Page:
The Road Less Traveled -The Great Truth

Two roads diverged in a wood, and I—
I took the one less traveled by,
And that has made all the difference. 

An excerpt from the poem, “The Road Not Taken” by Robert Frost

I always thought the title of this book was taken from the poem, above. After some research, it seems I was not the only one. <<< That’s only one link. I could share any one of 1,250,000 more! For crying out loud!

By the by, I’m kind of embarrassed about it, now that I’ve been properly shamed by the internet. Sheesh!

Also, as an aside… I can understand why it happened. “I took the one less traveled by, And that has made all the difference” is a perfect description of why it seems apropos.

So, get off my back, online strangers!

Ahem.

In 1978, Dr. Peck began his book with three words that would change the self-help landscape…

Life is difficult.

You can stop reading now. That’s the whole book. Except of course, it’s not. However, it *is* considered to be “The Great Truth”.

The Road Less Traveled by M. Scott Peck, M.D. is life-changing. Just grabbing onto that first sentence and remembering it can be life-changing… because (indeed!) life actually IS difficult.

While many of the books I’ve highlighted (so far) have made far-reaching promises of healing and encouragement, this book does nothing of the kind. The first sentence sets the tone for the rest of the book. What is the tone? Realistic.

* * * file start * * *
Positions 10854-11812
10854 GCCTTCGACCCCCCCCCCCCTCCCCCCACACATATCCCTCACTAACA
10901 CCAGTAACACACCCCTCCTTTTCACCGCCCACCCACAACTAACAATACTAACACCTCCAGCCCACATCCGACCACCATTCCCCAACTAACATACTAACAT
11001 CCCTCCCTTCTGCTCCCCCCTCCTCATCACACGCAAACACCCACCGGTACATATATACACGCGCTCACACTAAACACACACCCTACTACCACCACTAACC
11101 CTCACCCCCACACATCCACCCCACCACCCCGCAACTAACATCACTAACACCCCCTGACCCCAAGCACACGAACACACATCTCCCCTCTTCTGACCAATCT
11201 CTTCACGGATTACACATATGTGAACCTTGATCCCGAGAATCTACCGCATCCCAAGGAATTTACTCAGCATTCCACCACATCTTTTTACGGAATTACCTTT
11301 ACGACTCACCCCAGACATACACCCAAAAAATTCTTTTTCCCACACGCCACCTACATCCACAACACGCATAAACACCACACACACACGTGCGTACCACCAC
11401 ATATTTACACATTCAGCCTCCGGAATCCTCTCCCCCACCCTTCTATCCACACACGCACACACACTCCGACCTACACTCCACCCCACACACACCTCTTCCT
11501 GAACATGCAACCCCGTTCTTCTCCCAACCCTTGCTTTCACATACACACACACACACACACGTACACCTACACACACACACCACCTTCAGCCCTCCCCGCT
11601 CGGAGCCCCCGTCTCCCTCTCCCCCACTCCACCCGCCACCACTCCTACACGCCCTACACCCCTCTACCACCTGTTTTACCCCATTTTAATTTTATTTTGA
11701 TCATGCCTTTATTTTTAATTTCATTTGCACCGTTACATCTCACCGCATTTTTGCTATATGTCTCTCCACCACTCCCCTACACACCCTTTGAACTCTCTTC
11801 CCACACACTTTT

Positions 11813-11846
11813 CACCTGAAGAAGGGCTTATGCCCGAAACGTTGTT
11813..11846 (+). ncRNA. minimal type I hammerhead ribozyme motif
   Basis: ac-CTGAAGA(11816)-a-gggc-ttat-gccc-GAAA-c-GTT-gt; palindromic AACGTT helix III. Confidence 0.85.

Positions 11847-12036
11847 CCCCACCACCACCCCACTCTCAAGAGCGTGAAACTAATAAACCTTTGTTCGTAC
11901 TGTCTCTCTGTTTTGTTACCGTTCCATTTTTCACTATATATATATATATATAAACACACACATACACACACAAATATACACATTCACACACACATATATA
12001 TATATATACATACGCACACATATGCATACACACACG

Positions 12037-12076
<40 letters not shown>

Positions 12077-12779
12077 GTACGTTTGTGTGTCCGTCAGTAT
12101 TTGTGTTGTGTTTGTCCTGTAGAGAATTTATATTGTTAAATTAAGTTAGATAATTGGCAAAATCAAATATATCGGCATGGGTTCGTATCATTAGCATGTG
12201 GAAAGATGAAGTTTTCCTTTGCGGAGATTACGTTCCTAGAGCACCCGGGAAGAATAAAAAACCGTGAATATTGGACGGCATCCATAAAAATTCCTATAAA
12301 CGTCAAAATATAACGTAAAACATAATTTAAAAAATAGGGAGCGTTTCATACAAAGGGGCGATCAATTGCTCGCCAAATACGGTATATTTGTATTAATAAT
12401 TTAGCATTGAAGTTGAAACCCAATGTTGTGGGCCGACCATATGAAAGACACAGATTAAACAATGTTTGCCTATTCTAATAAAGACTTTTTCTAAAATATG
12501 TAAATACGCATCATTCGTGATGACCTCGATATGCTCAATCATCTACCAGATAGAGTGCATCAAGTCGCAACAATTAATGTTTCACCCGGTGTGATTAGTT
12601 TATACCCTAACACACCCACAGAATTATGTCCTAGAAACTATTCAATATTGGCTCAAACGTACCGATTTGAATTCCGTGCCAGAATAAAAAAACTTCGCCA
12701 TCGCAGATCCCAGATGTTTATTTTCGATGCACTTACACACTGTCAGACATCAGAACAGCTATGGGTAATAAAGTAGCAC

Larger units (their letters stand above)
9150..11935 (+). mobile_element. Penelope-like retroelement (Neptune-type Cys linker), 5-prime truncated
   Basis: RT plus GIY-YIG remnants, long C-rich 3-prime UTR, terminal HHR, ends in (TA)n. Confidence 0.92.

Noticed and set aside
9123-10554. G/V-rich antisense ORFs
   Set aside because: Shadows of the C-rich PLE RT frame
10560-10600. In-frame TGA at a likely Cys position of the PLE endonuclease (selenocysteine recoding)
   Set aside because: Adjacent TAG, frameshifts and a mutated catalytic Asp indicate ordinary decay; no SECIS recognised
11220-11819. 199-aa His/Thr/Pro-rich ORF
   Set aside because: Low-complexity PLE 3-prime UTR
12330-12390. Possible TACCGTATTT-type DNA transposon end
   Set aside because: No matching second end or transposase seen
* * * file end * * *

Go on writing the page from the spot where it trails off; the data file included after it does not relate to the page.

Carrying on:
Broken into sections (Discipline, Love, Growth and Religion [yes, together in one section] and Grace) this is the kind of self-help book that appealed to the kinds of people who would normally not touch (flaky, silly, namby-pamby) self-help books with a ten-foot pole. And yet, it appealed to a wide swath of readers, searchers and students.

This is a book that’s sold over 10,000,000 copies and has stood the test of time.

Peck died in 2005 but this (I would argue his most famous work) lives on in perpetuity. If you get the chance, take a peek at his obit, which I linked. I was – quite frankly – shocked.

Is the book still timely? Yes.

However.

It does get a little heavy-handed religiously – is that a word? Right context? Ugh, I hate when the whole world stops while I figure this stuff out! – and also, as may be totally obvious to you, it’s not a light read nor one that invites into a happy circle of hand-holding Kumbaya-ers. I read it years ago and aside from quoting the first line (oh, about a bazillion times) I never went back to it. Also, I didn’t read any of his other books except Further Along the Road Less Traveled… and that was only because I’d read the first book.

Thinking back, I think it’s because I didn’t like him. I appreciated him… and his viewpoint… but something icky seemed to seep through, at least in my mind. I may be blowing smoke out my hiney, too. I do that sometimes. I think I’m so smart when in fact, it’s just with the benefit of hindsight that I figured it out. Blah, blah, blah. Ugh.

So, if you want something REAL… and more than a little religious at times… read this book. There is some really good stuff in here. Some crud, too. But the good outweighs the bad, for sure!

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